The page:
- The one byte payload is 0xC3, which is the opcode for the instruction “ret”. This makes EtwEventWrite to simply return back to the caller function, without executing its logic to log an event when EtwEventWrite is invoked by other applications.
- After patching, the memory protection of EtwEventWrite is reverted back to the initial permission of PAGE_EXECUTE_READ via VirtualProtectEx.
Before the encryption begins, the malicious software changes the shutdown parameters for the system via SetProcessShutdownParameters API. This function sets a shutdown order for the calling process relative to the other processes in the system. Here, the malware invokes the API with zero value so that the ransomware program is the last to shut down by the Operating System.
After setting these shutdown parameters, the malware empties the recycle bin via SHEmptyRecyclebinA API.
The ransomware raises the priority of the running process to the highest possible priority which is REALTIME_PRIORITY_CLASS via SetPriorityClass API. The second argument is the “dwPriorityClass” parameter which has a value of 0x100.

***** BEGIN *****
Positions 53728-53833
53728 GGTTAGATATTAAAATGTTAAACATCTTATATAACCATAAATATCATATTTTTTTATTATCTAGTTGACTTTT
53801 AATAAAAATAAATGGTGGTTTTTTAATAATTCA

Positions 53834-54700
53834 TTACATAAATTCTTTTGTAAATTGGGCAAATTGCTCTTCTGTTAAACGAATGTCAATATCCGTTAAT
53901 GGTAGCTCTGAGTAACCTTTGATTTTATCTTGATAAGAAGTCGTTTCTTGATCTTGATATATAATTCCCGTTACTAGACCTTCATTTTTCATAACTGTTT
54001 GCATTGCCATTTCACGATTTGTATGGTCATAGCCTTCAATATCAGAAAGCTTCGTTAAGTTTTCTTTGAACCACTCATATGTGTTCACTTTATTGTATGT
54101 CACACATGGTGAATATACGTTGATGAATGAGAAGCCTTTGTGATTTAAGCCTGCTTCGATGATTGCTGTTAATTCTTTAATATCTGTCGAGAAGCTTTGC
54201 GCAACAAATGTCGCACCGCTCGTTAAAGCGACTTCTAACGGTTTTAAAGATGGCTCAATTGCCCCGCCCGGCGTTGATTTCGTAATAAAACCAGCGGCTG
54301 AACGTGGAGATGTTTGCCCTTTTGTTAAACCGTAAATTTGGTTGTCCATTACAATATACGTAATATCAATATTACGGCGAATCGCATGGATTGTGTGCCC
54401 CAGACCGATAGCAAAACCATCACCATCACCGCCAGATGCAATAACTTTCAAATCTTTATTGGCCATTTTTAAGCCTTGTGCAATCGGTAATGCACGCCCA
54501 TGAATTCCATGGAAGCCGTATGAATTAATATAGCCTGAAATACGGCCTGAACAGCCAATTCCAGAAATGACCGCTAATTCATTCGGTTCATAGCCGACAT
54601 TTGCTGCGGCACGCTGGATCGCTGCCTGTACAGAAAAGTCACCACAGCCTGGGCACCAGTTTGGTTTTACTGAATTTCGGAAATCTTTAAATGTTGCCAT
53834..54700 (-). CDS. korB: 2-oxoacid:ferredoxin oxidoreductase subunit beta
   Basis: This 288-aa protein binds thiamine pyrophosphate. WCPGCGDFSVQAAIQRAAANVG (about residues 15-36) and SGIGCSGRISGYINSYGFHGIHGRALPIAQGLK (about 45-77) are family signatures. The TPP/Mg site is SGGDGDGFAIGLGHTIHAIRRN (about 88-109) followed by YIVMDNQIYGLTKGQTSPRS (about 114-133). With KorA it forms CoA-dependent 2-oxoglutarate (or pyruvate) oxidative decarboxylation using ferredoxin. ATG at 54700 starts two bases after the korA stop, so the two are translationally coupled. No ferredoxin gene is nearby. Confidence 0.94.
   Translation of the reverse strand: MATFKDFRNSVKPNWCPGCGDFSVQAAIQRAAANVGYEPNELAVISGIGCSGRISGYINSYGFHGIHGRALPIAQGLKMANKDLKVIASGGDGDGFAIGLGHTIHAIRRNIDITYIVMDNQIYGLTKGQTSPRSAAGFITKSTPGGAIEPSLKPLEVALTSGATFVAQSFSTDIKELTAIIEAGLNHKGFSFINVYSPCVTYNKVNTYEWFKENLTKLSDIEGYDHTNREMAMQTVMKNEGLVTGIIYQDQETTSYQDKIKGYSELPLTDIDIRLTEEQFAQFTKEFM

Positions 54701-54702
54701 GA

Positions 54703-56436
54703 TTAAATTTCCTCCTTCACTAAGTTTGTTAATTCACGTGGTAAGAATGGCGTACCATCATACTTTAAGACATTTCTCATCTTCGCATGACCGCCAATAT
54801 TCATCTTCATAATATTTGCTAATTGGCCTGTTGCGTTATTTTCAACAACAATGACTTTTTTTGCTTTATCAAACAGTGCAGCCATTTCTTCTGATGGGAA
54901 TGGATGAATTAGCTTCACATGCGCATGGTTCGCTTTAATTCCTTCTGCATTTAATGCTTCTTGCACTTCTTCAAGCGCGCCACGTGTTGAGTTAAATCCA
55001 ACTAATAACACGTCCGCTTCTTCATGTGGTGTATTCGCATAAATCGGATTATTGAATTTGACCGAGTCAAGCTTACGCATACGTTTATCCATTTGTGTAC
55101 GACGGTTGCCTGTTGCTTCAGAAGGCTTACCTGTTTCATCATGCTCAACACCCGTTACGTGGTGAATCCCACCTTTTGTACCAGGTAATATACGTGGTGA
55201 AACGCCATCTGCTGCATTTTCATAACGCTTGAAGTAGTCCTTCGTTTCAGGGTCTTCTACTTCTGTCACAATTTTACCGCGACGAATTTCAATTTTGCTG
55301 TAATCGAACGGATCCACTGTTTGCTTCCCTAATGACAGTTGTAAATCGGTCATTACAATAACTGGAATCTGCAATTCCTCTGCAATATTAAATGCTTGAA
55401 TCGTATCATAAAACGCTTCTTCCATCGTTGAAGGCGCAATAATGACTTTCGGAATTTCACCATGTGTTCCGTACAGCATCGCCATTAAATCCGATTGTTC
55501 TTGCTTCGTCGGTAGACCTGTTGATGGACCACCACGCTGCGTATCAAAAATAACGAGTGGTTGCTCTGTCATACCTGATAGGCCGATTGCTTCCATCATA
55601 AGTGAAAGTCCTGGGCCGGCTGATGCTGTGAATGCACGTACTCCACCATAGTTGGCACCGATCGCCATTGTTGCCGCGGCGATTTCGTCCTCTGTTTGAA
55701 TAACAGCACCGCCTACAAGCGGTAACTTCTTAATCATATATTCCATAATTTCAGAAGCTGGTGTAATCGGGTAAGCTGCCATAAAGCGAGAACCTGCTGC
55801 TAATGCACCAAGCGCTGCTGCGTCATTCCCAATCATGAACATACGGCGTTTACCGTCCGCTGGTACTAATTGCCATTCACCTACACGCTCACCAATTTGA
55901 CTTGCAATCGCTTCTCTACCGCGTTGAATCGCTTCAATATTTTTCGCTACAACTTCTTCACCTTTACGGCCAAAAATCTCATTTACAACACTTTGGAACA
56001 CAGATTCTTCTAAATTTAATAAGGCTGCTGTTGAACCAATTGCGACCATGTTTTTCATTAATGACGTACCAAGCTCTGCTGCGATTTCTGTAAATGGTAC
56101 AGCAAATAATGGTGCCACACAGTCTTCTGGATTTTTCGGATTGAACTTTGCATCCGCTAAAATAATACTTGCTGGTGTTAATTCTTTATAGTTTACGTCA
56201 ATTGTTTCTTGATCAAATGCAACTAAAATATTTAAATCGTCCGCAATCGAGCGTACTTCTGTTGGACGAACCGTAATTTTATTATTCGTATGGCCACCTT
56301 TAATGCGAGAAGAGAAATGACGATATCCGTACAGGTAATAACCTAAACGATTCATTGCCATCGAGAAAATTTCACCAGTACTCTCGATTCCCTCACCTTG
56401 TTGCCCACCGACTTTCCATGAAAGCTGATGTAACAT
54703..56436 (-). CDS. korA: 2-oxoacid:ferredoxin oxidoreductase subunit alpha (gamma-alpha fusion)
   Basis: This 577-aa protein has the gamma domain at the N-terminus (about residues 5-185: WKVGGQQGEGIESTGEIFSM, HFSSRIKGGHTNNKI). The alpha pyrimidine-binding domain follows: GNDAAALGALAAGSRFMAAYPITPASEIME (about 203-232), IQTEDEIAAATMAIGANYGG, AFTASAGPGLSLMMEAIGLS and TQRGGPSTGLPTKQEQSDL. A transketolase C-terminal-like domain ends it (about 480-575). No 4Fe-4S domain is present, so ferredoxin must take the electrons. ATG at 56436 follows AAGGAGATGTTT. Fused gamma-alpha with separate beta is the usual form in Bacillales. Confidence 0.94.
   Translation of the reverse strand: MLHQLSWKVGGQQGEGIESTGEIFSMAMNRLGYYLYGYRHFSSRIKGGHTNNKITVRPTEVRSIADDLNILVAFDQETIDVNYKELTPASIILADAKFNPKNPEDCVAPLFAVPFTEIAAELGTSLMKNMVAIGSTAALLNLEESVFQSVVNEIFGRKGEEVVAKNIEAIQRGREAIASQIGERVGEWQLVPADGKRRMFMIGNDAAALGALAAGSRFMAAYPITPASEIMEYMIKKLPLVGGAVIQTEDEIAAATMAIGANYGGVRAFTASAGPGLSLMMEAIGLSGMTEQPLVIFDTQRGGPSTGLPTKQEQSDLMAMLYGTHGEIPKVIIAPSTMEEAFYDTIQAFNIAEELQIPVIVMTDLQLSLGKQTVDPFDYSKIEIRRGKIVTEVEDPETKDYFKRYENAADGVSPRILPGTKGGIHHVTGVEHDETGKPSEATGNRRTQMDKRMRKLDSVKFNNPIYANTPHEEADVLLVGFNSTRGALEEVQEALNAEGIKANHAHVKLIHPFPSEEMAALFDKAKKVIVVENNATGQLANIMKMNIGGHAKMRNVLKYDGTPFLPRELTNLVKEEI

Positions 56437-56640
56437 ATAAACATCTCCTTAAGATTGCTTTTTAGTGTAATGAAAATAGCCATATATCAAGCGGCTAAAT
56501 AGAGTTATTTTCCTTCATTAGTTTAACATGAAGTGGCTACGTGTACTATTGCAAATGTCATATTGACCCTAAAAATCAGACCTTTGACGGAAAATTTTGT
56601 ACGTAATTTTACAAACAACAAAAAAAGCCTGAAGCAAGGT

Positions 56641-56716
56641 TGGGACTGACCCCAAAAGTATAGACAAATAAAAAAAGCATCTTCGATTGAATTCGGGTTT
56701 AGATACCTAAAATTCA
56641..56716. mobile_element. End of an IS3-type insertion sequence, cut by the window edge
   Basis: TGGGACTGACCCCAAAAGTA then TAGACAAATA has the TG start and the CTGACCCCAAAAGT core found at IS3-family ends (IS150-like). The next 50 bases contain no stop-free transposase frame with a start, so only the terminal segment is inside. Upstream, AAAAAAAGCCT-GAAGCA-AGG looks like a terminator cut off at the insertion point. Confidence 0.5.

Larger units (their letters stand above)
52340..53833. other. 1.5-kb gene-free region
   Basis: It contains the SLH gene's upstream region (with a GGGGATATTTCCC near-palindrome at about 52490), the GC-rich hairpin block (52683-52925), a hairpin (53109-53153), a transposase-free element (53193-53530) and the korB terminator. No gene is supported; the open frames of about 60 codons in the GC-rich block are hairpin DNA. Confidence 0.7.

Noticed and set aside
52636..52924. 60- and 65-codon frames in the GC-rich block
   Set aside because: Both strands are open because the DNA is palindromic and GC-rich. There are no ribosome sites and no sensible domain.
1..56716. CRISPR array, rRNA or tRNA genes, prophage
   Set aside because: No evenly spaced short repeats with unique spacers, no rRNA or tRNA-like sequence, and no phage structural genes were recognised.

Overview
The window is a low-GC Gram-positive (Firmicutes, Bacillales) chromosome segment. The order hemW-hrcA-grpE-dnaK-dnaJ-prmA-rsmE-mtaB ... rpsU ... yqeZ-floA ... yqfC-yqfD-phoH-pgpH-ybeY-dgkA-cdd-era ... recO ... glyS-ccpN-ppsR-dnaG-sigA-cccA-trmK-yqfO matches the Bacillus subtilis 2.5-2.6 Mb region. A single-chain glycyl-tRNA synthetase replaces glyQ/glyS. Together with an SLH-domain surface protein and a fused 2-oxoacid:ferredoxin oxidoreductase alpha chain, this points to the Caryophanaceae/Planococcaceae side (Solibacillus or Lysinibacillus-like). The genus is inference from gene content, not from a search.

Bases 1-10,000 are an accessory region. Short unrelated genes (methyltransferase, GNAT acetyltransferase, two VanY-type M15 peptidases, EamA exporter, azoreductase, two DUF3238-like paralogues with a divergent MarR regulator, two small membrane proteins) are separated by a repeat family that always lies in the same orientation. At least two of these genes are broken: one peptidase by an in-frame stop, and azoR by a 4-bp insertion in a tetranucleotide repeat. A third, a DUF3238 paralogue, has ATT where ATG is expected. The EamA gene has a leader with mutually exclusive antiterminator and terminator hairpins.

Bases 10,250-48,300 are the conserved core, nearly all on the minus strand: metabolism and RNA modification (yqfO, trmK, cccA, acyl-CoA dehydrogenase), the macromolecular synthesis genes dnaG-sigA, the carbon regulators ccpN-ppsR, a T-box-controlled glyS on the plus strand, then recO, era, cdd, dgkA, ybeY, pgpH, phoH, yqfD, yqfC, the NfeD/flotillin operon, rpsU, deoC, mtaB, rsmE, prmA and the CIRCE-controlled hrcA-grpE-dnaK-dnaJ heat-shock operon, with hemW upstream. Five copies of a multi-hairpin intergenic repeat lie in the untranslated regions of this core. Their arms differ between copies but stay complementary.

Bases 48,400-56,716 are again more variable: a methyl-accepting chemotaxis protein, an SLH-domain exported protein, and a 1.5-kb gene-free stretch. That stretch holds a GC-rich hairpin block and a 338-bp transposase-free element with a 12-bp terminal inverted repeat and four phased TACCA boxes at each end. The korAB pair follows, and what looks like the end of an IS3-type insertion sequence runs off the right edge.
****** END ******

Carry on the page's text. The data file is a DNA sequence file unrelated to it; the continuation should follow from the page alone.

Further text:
Finally, the volume shadow copies are deleted by executing a string of commands via ShellExecuteA. It uses vssadmin to perform the task of deleting the shadow files.
The main thread of malware creates two new threads that are responsible for the encryption of user data.
The following APIs are used to create the threads:
The threads are created with dwCreationFlags set to CREATE_SUSPENDED, later the execution of threads is resumed via ResumeThread.
The main thread starts to enumerate the drives present on the system via the following APIs: